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Presbyterian Healthcare Services, New Mexico’s largest private employer, is requiring COVID-19 vaccinations for its entire workforce totaling more than 13,000 people.
Presbyterian’s mandate takes a new state public health order announced this week covering hospital workers and other medical service providers one step further in an attempt to stem the rising wave of the new, more contagious delta variant COVID-19 cases hitting the state and the U.S., filling hospitals and stressing the medical system.
“We take care of some of the most vulnerable people in the state of New Mexico,” said Dale Maxwell, president and CEO of Presbyterian Healthcare Services, in a telephone interview Wednesday, “and I believe … we should take every measure possible to deliver the safest environment. This is the right time to reduce risk to our patients, to our visitors and to each other.”
The state Department of Health on Wednesday required vaccinations of all hospital workers and others in health care delivery settings in New Mexico. Under the state order, those still unvaccinated must get their first dose within 10 days unless they have a qualifying medical or religious exemption.
After that announcement by Gov. Michelle Lujan Grisham on Tuesday, Maxwell said, Presbyterian decided Wednesday morning to also include all other Presbyterian employees, including clinical, clerical and health plan employees. He said about 80% of company employees are already fully vaccinated.
“We believe at Presbyterian that vaccines are the best way to combat this pandemic,” he said. “We know that vaccines reduce the spread of the infection and we know that vaccines reduce the illness of those that contract COVID-19. Any action to increase vaccines in our community, we support.”
Presbyterian is following the same timeline set out in Tuesday’s public health order, so the first dose of vaccine will be required by Aug. 27, with the second dose to be completed in 40 days.
A spokeswoman for Lovelace Health System told the Journal in an email that, per the public health order, all hospital employees, physicians, volunteers, vendors and consultants will be required to be vaccinated against COVID-19, effective August 27. Limited exceptions may be granted for those with a qualifying medical conditions or “religious/strongly held belief.”
“We will ensure our practices will align with the governor’s orders,” said Whitney Marquez, communications manager for Lovelace.
Meanwhile, Public Service Company of New Mexico is asking its 1,663 employees in New Mexico and Texas to be vaccinated or provide a negative COVID-19 test on a weekly basis before entering any of its workplaces, beginning next month.
PNM’s essential employees have been working on site “this whole time and we appreciate all of their hard work,” spokesman Eric Chavez said in a news release. Others have been allowed to work from home, although Chavez said “employees who feel comfortable can go into the office to work.”
That is set to change next month.
“As of right now, we are expecting all of our employees to be returning to the workplace on Monday, Sept. 13, giving employees ample time to get vaccinated or tested,” Chavez said. He declined, in response to an email question, to provide the number of employees currently vaccinated.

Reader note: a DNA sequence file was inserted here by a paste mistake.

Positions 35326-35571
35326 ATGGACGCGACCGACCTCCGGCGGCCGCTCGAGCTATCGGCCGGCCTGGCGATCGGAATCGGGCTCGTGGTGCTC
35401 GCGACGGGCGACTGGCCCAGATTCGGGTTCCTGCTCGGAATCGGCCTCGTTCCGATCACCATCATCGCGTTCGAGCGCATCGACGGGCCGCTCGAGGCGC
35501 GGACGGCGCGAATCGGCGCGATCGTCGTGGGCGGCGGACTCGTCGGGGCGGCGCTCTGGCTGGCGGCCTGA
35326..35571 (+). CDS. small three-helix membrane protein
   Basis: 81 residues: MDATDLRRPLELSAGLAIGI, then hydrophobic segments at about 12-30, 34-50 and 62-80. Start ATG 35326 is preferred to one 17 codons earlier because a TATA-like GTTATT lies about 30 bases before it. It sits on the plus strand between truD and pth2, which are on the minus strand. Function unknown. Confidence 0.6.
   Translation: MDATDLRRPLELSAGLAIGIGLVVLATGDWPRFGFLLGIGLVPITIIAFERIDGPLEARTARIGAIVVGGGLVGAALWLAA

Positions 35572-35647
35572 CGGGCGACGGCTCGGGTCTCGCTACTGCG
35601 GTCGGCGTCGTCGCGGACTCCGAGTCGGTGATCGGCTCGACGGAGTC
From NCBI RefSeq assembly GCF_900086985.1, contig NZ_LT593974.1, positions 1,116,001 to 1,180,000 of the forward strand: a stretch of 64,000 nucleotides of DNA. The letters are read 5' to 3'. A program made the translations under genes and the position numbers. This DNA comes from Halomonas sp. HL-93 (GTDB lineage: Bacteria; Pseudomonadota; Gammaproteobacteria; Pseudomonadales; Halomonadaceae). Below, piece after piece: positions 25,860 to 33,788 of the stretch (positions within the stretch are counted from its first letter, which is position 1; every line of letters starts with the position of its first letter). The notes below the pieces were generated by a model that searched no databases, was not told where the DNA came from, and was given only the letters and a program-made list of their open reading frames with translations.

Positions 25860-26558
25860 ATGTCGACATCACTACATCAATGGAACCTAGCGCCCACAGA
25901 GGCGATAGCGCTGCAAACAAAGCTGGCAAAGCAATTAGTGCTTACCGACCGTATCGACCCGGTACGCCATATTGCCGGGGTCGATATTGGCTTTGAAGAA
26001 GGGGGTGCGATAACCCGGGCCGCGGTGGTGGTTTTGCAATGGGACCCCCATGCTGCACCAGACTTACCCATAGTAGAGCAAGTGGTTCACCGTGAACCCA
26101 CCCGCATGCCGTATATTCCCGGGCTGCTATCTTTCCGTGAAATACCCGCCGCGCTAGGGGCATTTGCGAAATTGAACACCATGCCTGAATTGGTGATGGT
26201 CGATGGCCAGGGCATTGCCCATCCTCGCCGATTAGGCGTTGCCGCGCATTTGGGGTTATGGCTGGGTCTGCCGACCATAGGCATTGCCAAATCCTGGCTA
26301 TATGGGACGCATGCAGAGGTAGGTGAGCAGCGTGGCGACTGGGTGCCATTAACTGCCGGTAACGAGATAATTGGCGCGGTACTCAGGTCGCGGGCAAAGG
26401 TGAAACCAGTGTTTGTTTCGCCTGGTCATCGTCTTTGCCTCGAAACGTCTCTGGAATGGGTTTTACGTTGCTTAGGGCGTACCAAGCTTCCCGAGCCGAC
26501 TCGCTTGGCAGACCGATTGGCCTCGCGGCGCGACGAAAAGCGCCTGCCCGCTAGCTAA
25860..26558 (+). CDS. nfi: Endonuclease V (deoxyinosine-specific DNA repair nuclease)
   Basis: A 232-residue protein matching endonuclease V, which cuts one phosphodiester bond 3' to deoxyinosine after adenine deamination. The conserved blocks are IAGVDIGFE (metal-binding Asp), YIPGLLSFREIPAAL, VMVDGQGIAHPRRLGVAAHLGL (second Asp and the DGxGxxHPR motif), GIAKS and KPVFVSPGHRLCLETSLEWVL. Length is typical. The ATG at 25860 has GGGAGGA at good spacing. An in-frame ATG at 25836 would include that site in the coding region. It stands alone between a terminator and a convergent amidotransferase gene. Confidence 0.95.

“PNM is constantly surveying the situation regarding COVID-19 in our service territories, New Mexico and Texas, as well as across the country,” the release stated. “Our top priority is to keep our employees, customers and communities safe.”
Earlier this month, Lujan Grisham joined members of New Mexico’s congressional delegation, except for Republican Rep. Yvette Herrell, in urging the state’s business community to require employees to be vaccinated against COVID-19 or to undergo regular testing. The governor has implemented that policy for state workers, with testing to be done on the employee’s own time and at his or her expense.
The number of COVID-19 cases and hospitalizations in New Mexico has increased “exponentially,” Lujan Grisham said during a COVID-19 update Tuesday with Dr. David Scrase, who is acting as secretary for the Department of Health and is Cabinet secretary of the state Human Services Department.
“I’m just very, very concerned about what’s going to happen in hospitals in the next three to four weeks, and so are all the people who run them,” Scrase said.
The governor also announced a renewed mandate for masks indoors in public places. Teachers and other school employees will also be required to be vaccinated or undergo weekly testing.
The mandates are aimed at reducing the number of unvaccinated people who become so sick they need hospitalization, thereby filling hospital beds that might otherwise go to extremely sick non-COVID patients who delayed seeking medical care during the pandemic.
“The more people get vaccinated, the less we are transmitting COVID,” Lujan Grisham said Tuesday. “It’s already too late to tell you we are not going to be in one of these contingency phases for hospitals to provide services. We’re there.”
The state reported 878 new confirmed cases Wednesday, with 353 hospitalizations – more than five times the numbers of just a few weeks ago. New Mexico has one of the lowest ratios of intensive care beds in the country.
Maxwell said Presbyterian’s main hospital downtown and Rust Medical Center in Rio Rancho are at or near capacity, but there are plans in place to “surge” additional beds if needed.